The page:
- The Washington Times - Tuesday, February 21, 2006

Democrats aren’t just hoping to take back Congress this year; they also are trying to rid the party of so-called “right-wing Democrats.”

Rep. Henry Cuellar represents the solidly Democratic 28th district in Texas. Yet activists from his party are backing his primary challenger, former Rep. Ciro Rodriguez.

“People have been able to get a good picture of Henry Cuellar’s record,” Mr. Rodriguez told The Washington Times. “He doesn’t stand with working families. On issues like tax cuts, the estate tax and immigration, he has voted with Republicans down the line.”

Mr. Cuellar has been endorsed by the conservative Club for Growth, a group that typically endorses Republicans and has supported primary challengers to centrist Republicans such as Sen. Arlen Specter of Pennsylvania. The Club for Growth estimates it has raised $150,000 for Mr. Cuellar’s campaign.

After a contentious Democratic primary battle in 2004, Mr. Cuellar defeated Mr. Rodriguez, a three-term incumbent, by a mere 58 votes. Since then, Mr. Cuellar has angered many liberals with his support for the war in Iraq and other Republican-backed policies.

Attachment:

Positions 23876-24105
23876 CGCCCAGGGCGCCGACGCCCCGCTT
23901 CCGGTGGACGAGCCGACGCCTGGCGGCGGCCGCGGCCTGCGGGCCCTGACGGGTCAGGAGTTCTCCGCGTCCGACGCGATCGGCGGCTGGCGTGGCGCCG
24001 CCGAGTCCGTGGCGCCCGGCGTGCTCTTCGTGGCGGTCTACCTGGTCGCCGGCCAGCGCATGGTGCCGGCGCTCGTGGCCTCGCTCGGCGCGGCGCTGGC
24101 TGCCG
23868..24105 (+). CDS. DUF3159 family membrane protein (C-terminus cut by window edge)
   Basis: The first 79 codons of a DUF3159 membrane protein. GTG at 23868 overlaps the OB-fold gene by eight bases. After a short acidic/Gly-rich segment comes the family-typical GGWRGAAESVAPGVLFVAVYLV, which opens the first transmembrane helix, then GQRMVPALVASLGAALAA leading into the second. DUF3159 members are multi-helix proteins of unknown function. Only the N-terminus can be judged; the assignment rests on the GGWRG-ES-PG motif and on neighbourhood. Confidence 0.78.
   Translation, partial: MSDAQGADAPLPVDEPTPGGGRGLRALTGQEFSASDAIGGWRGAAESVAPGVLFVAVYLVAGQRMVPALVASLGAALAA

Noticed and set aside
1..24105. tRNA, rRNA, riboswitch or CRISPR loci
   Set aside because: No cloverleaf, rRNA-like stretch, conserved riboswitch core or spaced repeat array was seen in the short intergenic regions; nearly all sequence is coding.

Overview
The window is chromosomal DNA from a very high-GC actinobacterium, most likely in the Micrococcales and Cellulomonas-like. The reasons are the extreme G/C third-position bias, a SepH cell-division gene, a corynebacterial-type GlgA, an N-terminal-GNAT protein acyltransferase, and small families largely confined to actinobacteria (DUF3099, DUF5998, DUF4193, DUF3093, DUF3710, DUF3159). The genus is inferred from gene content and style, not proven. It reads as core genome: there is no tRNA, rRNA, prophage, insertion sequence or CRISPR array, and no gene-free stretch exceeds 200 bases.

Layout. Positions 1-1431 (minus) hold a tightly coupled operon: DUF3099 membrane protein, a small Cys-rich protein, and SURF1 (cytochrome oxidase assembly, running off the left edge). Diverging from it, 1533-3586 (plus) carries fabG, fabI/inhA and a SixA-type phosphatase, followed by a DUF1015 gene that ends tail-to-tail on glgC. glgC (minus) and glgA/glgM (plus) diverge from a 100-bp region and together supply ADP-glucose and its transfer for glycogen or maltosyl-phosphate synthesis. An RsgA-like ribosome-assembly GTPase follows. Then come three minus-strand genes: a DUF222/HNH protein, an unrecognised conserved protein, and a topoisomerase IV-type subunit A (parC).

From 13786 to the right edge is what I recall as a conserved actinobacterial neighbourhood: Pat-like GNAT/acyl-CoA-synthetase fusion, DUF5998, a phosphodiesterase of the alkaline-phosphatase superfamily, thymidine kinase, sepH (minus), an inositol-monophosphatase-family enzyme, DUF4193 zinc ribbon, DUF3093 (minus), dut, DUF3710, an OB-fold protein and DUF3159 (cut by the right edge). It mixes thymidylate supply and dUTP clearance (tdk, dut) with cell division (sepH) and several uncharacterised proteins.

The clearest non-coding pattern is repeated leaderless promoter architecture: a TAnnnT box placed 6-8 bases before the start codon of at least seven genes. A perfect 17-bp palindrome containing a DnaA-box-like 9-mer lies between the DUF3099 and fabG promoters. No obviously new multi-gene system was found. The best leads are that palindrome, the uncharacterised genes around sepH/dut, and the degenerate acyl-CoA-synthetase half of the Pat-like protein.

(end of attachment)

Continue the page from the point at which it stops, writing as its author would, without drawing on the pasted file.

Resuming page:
Mr. Rodriguez acknowledges that centrists have a place in the Democratic Party, just not in his district. “This is not a swing district. Voters here deserve someone who will represent their values,” he said.

The 28th District, stretching from the Rio Grande to San Antonio, is 70 percent Hispanic. In the 2004 general election, Mr. Cuellar received 59 percent of the vote against Republican opponent James Hopson.

Mr. Rodriguez said Democratic activists have pumped more than $250,000 into his campaign in the weeks since his primary challenge gained national attention. “Thank God for it,” he said.

Liberal groups such as MoveOn.org and Democracy for America (DFA), as well as leading liberal bloggers and unions such as the AFL-CIO and the Service Employees International Union, are backing Mr. Rodriguez.

Mr. Rodriguez “is a real Democrat,” said DFA Chairman Jim Dean. “He is not a shill for the White House. We’ve raised about $40,000 for Ciro so far. It’s been a pretty good response, especially considering a lot of people didn’t even know about this race until a few weeks ago.”

A significant part of Mr. Rodriguez’s opposition to Mr. Cuellar stems from their differences on trade. Mr. Cuellar was a vocal proponent of the Central American Free Trade Agreement (CAFTA), which Mr. Rodriguez opposes.

Cuellar campaign spokesman Colin Strother said free trade and conservative values are popular in the 28th district.

“Ten of the 11 counties in our district have experienced growth since [the North American Free Trade Agreement] was passed,” Mr. Strother said. “Ciro’s most vocal supporters are not in the district. Our district is Catholic, Hispanic and conservative. Ciro doesn’t represent those values.”

Charles Mahtesian, editor of Almanac of American Politics, said the March 7 Democratic primary contest will be as bitter as it was two years ago.

“It’s the stated policy of the party to support incumbents,” Mr. Mahtesian said. “But at least in Washington and in Congress there are a lot of people secretly hoping it turns out differently.”

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